On the heels of National Infertility Awareness Week, I wrote about three women’s health issues specific to infertility, and the imperative to address the cost and inaccessibility that characterize this corner of the health care market. Soon after publishing that piece, a former colleague informed me about Oma Fertility, which had recently emerged from stealth. 

To learn more about Oma and its mission to improve access, affordability, and outcomes of IVF treatment, I spoke to their founder, Gurjeet Singh. Here, I put their model to our six-question test for disruptive potential. Are they an innovator worth watching? Absolutely. Read on to see why.

1. Does it target people whose only alternative is to buy nothing at all (nonconsumers) or who are overserved by existing offerings in the market? 

Yes. Many of the 12% to 20% of couples who struggle with infertility are left as nonconsumers of care due to the price of services and the limited number of reproductive endocrinologists (REs) in the US. In 2018, there were only around 1,700 REs and 480 fertility clinics, leaving many to drive long hours to access care and wait months to be seen by a provider.

But access is the secondary issue after cost. A single IVF cycle ranges from $15,000-$30,000, pricing all but the wealthy or well-insured out of the market. Oma lowers the cost barrier by offering IVF for $9,000. While still not inexpensive, they are increasing affordability through an innovative approach.

2. Is the offering not as good as existing offerings as judged by historical measures of performance?

To be determined. Oma is studying the efficacy of its Sperm InSight second opinion tool, which helps embryologists select the “best” sperm cells for the IVF process. Early results indicate that use of the tool creates a significant increase in the number of viable day-5 embryos when compared to those created by embryologists’ traditional processes.

Typically, an embryologist looks at a sperm sample under a microscope for around 10 seconds, and in that time selects the most motile and morphologically ideal sperm (i.e., the best swimmers and those with a normal shape). The problem lies in the fact that there are around 100 million sperm in a sample, and the naked eye cannot evaluate them all in 10 seconds. Oma’s Sperm InSight tool helps the embryologist look at 20x more cells in the same amount of time. While their study has not been published at the time of this writing, the answer to this question is likely to be “no, it is actually better.”

3. Is the innovation simpler to use, more convenient, or more affordable than existing offerings?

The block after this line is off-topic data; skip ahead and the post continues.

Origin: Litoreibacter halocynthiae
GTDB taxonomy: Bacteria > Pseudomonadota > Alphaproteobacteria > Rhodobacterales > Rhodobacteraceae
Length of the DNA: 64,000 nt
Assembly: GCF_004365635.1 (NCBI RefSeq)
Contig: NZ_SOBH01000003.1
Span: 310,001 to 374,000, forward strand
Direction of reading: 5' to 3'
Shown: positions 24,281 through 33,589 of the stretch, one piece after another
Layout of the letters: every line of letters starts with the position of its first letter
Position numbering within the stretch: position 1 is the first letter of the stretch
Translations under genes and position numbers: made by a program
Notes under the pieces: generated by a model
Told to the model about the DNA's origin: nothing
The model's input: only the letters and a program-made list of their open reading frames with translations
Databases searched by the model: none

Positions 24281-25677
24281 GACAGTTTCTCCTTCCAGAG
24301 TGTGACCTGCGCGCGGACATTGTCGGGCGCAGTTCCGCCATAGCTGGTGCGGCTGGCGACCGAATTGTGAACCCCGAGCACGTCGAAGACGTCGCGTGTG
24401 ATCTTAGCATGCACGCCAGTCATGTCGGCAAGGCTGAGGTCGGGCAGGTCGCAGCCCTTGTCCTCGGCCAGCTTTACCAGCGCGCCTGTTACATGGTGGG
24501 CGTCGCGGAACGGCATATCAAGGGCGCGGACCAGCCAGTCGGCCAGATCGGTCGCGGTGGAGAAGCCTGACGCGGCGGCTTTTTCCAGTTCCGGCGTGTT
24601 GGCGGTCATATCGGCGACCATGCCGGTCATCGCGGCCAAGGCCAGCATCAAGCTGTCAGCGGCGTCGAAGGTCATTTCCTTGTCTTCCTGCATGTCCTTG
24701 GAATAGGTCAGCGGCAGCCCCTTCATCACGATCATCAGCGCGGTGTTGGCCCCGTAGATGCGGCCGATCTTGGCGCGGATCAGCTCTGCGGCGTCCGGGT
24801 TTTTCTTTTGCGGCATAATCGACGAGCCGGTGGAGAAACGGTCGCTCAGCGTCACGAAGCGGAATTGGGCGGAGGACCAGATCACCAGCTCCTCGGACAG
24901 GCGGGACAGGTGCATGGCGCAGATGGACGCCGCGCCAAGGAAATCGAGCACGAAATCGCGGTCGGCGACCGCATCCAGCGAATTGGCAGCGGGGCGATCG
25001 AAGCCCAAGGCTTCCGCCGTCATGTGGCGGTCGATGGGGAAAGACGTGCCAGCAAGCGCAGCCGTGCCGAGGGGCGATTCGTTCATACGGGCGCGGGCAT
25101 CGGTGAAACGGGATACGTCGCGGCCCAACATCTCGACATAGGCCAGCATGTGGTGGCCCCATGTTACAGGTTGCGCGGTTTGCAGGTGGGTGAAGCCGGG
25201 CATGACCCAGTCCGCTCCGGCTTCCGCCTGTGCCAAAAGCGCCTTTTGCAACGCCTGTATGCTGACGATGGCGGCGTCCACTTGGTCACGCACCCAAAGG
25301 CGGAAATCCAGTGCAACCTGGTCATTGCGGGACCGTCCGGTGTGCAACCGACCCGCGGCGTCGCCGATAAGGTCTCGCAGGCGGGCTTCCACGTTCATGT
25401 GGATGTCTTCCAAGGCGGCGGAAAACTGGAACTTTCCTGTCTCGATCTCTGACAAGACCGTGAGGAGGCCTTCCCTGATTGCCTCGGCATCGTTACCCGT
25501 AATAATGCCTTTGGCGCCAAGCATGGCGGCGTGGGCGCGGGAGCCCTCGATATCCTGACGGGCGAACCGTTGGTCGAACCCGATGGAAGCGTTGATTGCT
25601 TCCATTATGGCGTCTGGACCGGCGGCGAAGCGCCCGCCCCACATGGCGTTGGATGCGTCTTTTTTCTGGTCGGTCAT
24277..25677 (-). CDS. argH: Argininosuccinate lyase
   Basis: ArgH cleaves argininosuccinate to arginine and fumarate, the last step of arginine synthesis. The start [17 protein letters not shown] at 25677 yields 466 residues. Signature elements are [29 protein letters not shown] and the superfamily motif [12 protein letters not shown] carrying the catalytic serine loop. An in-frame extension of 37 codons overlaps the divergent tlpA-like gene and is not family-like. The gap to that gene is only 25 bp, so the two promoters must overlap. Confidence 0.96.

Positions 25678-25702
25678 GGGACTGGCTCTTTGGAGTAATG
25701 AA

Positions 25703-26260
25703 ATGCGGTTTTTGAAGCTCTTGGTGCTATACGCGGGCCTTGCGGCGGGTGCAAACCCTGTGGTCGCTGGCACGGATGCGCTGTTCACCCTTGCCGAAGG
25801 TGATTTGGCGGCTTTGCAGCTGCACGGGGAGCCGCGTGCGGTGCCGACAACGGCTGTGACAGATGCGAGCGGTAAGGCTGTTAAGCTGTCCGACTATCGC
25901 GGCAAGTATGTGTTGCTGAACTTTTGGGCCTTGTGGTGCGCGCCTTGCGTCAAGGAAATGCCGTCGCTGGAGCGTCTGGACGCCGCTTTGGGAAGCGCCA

Yes. It is more convenient and more affordable. By enhancing embryologists’ ability to pick sperm cells that are more likely to create a viable embryo, Oma enhances the likelihood that consumers will have to go through the IVF process fewer times. IVF success rates differ based on age and other health factors, but many people go through the process multiple times before they achieve a live birth, with many never achieving one at all. An innovation that reduces the number of times a couple goes through the process is both more convenient and more affordable. As noted above, the lower initial cost also makes Oma’s offering more affordable than existing options on the market.

4. Does the offering have a technology that enables it to improve and capture a larger market over time?

Yes. The technology underlying Oma’s second opinion tool is single-cell robotics, which could be used in many other health care applications outside of IVF, such as stem cell culture, and others.

5. Is the technology paired with an innovative business model that allows it to be sustainable?

Yes. To avoid the slow and uncertain process of selling into health systems or existing fertility clinics, Oma has created its own clinics that utilize Sperm InSight. They attract relatively new physicians interested in earning a salary and not having to advertise to attract patients. Oma does that for them so they can focus on delivering care. As value based care models have demonstrated, paying physicians a salary aligns incentives and enables them to spend the time required with patients to serve their needs more effectively.

Additionally, with a goal to automate the entire lab portion of the IVF process, Oma’s technology could further enhance the outcomes and lower the cost of a live birth by automating key functions of embryology.

6. Are existing providers motivated to ignore the new innovation and not feel threatened by it at the outset?

Yes. As noted above, the market is underserved and as Singh shared in our discussion, most REs have a six month wait list. As a result, they are likely to ignore Oma and not feel threatened by it at all.

Based on our six-question test and the other insights I learned in my discussion with Singh, Oma Fertility is definitely an innovator worth watching. 


  • Ann Somers Hogg
    Ann Somers Hogg

    Ann Somers Hogg is the director of health care at the Christensen Institute. She focuses on business model innovation and disruption in health care, including how to transform a sick care system to one that values and incentivizes total health.